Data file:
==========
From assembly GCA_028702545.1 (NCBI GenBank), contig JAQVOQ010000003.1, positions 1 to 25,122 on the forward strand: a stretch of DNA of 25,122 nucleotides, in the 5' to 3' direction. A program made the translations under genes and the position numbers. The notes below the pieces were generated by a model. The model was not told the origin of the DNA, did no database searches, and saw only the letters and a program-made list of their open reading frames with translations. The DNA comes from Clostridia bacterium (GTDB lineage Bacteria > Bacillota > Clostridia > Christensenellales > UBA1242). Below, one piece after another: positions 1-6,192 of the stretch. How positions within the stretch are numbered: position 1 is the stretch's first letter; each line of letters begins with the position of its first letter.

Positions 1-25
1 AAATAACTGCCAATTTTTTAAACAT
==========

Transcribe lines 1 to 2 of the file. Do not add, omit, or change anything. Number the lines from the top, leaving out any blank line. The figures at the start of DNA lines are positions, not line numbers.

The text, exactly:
From assembly GCA_028702545.1 (NCBI GenBank), contig JAQVOQ010000003.1, positions 1 to 25,122 on the forward strand: a stretch of DNA of 25,122 nucleotides, in the 5' to 3' direction. A program made the translations under genes and the position numbers. The notes below the pieces were generated by a model. The model was not told the origin of the DNA, did no database searches, and saw only the letters and a program-made list of their open reading frames with translations. The DNA comes from Clostridia bacterium (GTDB lineage Bacteria > Bacillota > Clostridia > Christensenellales > UBA1242). Below, one piece after another: positions 1-6,192 of the stretch. How positions within the stretch are numbered: position 1 is the stretch's first letter; each line of letters begins with the position of its first letter.

Positions 1-25